Use the right brush. Use a natural-bristle brush for oil stains and a synthetic-bristle brush for latex stains. Mix the stain thoroughly before you begin and frequently while you’re staining. This helps keep the color consistent throughout the project. Before proceeding, apply the stain on a discreet area of wood to test the color.
Note that many outdoor stains are meant to be added when your local temperature is within a certain range, so carefully check for the recommendation listed on the packaging of the product you plan to use.
Also, for optimal curing, make sure that your stain will be able to dry completely. That means watching the weather forecast and if necessary, interrupting the regular operation of your lawn irrigation system.
Apply stain only at the proper temperature. For most stains, 70 degrees Fahrenheit (21.1 Celsius) is the optimum, with the safety range from 50 to 90 degrees Fahrenheit (10 to 32.2 Celsius). Stains do vary, so check the label first. This also applies to the surfaces you’re staining.
Avoid high humidity and staining on hot surfaces. All finishes, including stains and paint, have trouble drying in moist conditions. Therefore, after a rain storm, let the surface to be stained dry for two to three days. Start staining on a side of your house not in direct sunlight. Both precautions help ensure the best stain penetration and the most predictable drying patterns.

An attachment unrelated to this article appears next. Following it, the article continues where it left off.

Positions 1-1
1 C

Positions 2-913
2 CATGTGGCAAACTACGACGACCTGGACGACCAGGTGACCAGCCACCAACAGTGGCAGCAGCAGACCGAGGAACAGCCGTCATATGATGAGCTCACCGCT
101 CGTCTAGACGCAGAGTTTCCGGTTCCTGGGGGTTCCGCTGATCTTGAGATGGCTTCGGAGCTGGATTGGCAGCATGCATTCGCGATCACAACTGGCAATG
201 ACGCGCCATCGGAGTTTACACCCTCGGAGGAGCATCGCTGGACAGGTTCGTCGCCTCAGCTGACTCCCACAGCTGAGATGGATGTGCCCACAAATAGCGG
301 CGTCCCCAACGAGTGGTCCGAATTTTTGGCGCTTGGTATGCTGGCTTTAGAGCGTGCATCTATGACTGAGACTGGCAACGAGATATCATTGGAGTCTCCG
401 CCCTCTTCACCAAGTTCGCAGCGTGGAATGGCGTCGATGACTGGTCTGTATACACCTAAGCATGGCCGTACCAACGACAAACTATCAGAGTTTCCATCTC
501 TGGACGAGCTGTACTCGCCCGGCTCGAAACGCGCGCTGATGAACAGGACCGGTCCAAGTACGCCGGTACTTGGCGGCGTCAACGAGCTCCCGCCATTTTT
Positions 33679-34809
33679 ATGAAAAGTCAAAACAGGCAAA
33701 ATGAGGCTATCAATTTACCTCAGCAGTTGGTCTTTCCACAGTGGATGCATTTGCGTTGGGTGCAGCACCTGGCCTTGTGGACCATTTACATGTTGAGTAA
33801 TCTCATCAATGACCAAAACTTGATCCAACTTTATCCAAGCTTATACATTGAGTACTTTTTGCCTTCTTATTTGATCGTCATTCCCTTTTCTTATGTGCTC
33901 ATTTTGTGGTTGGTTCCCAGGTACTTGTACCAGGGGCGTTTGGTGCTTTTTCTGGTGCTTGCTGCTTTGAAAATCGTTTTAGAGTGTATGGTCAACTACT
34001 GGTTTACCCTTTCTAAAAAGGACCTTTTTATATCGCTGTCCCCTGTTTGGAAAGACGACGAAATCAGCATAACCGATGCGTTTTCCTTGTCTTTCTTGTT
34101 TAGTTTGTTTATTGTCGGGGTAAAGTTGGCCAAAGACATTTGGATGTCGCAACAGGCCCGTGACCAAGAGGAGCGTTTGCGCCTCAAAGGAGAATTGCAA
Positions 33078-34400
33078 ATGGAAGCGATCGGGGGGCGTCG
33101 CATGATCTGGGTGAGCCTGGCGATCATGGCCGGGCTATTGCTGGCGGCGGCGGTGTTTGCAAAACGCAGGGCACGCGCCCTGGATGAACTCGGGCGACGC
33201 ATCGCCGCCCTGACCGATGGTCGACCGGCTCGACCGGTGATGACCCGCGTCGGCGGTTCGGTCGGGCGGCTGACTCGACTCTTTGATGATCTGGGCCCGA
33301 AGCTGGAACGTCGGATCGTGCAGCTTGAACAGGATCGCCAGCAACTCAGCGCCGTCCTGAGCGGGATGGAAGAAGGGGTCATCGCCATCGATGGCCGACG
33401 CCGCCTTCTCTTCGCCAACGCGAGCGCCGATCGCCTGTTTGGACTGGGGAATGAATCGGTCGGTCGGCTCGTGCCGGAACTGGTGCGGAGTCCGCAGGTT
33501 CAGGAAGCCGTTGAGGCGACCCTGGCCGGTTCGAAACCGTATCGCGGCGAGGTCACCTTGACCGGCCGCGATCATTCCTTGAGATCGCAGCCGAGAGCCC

Apply stain by brushing or wiping it in the direction of the grain, using smooth, even strokes. Wipe off any excess. Follow the pattern, left to right, top to bottom. The best way to stain lapped siding is from left to right, and from top to bottom. That way you’ll always be working above the top of the ladder.
Avoid unattractive lap marks by applying stain from an unstained area back into the last wet stain. In other words, don’t let a section of stain dry before you blend it in with stain from an adjoining section.
Let stain dry completely (usually 24 hours). Then, apply a second coat if you want a darker look. Also, apply a second coat when staining badly weathered or unfinished wood.
If applicable, remove all peripherals and extras from the outdoor wood piece you are staining.Tape over any unremovable parts of the wood piece that you do not wish to stain, such as metal bolt heads.
For best results, the wood you are staining should be free of dirt and mildew. Apply a deck wash with a pump sprayer to clean the surface. Scrub any spots that are especially dirty, rinsing them with water as you go. Allow at least 24 hours for the wood to dry completely.
Beginning at the highest point, brush on your stain in the direction of the wood grain. Because stain is thinner than paint, it’s a good idea to keep a bucket of water and a clean rag handy; that way, you can easily address accidental drips. Add a second coat (once the first has dried) for a smoother finished look.
- Clean wood on a regular basis to remove all dirt, pollen or soot. Wash the surface gently to avoid damaging the stain.
- Keep wood free of leaves and other debris, including between boards.
- Check for mold and mildew every few months. Use a mold and mildew remover that twists onto the end of a garden hose for easy application.
Applying Yardstry wood stain is an easy way to freshen the look of your outdoor product.